Suncor Energy said it will retain its Petro-Canada gas station retail business following a review the company initiated earlier this year under pressure from activist investor Elliott Investment Management.
Suncor replaced its CEO in July and agreed to review its retail fuel unit by the end of this year after Elliott Investment, which owns three per cent of the company, pushed for changes, flagging a poor safety record and lacklustre stock performance.
But Canada’s second-largest oil producer decided against selling its fuel stations business after a review that included gauging interest from third parties.
Earlier this year analysts estimated the unit could be worth $5 billion to $11 billion. Suncor owns 1,600 Petro-Canada stations accounting for 18 per cent of Canada’s retail fuel sales, making the business one of the biggest in the country.
Petro-Canada’s operations also include bulk fuel delivery for farm and industrial customers across the country, as well as lubricant supply for farm, construction and transport equipment.
“The board unanimously decided it’s in shareholders’ best long-term interests to retain retail and continue to optimize the network to enhance cash flow and value generation,” interim CEO Kris Smith said during an investor day presentation.
Calgary-based Suncor also released its 2023 capital budget on Tuesday, forecasting higher capital spending while production remains nearly flat.
The company said it would focus on improving the retail fuel business through expanding partnerships with non-fuel businesses such as quick service restaurants and convenience stores.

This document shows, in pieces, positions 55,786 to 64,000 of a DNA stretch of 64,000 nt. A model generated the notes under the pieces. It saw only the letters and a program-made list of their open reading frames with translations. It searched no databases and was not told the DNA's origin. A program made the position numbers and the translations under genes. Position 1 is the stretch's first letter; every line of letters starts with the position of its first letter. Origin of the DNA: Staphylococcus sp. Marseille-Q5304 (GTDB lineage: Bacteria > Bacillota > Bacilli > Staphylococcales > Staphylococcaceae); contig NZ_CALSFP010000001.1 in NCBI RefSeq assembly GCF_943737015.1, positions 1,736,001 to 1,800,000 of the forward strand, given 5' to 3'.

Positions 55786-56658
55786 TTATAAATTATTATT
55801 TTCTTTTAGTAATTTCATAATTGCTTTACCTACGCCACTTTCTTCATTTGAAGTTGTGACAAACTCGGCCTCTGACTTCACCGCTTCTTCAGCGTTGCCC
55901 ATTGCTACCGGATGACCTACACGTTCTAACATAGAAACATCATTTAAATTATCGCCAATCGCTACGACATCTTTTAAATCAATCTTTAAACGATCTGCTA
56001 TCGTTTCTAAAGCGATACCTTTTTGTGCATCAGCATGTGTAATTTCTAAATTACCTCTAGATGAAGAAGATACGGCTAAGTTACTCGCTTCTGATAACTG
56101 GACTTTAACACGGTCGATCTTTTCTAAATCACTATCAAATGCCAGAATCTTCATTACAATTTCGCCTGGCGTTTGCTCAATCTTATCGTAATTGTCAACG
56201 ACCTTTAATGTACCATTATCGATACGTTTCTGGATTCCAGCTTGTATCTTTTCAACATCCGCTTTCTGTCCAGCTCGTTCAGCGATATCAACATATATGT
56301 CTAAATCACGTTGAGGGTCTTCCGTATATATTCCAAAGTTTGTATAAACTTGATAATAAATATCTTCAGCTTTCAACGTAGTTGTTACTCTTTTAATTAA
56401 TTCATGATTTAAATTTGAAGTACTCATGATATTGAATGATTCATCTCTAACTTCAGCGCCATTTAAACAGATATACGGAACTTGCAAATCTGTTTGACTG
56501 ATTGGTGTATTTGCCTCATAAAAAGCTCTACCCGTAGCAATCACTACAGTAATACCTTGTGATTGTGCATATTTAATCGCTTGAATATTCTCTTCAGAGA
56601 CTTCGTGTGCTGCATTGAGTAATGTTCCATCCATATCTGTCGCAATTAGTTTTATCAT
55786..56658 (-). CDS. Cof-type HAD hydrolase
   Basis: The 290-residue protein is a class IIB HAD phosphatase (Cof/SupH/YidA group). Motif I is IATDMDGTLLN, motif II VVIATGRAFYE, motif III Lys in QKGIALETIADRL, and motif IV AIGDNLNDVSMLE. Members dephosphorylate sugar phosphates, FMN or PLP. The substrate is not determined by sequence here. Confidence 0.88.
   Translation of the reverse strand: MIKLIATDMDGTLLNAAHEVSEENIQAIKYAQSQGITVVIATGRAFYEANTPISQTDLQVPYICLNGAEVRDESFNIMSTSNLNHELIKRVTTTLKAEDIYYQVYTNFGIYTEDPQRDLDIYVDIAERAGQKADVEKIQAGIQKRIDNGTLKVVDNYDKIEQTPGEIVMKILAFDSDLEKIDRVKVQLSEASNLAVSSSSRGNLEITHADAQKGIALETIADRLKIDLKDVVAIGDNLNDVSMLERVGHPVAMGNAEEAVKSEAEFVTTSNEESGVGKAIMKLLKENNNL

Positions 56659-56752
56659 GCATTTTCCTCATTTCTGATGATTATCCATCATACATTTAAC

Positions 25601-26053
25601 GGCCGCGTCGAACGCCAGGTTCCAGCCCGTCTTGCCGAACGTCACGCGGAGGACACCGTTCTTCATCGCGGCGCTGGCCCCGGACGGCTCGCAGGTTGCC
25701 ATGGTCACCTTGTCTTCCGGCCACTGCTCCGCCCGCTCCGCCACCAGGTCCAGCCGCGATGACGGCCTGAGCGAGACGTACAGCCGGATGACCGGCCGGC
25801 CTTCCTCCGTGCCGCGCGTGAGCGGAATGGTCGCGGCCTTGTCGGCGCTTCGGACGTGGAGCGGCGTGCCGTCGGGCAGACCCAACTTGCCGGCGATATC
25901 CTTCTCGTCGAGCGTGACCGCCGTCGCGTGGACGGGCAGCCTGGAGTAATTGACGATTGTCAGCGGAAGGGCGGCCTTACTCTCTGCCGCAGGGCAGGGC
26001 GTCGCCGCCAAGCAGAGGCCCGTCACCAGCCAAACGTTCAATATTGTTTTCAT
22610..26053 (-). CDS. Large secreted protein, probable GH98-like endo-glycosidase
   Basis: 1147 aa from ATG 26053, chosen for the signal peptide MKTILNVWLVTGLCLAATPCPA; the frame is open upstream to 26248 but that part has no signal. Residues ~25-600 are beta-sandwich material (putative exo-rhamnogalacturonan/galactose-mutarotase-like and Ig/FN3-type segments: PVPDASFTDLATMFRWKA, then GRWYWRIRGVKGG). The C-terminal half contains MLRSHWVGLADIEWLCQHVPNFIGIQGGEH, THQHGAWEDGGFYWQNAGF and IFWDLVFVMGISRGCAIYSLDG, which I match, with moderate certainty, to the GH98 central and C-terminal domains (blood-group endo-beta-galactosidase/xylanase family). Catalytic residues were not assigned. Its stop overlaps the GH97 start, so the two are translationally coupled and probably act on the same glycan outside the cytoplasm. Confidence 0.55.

“We do not see the retail segment as being an issue operationally and believe the asset provides outsized strategic value within the existing organizational structure,” National Bank analyst Travis Wood said in a note to clients.
Elliott did not immediately respond to a request for comment. Suncor has made a number of other major changes since the activist firm took aim at the company, including replacing its CEO and some board members, selling renewable energy assets and taking steps to improve safety and operations at oil sands sites.
Smith told investors the new CEO search was expected to conclude in the first quarter of 2023.
Industry analysts were broadly positive about Suncor’s decision to hold on to its retail fuel business, but warned higher operating costs in 2023 could weigh on shares.
Suncor said oil sands costs would rise as it starts a three-year plan to improve performance at the troubled Fort Hills oil sands mine in northern Alberta, while inflation was also impacting the ability to reduce costs.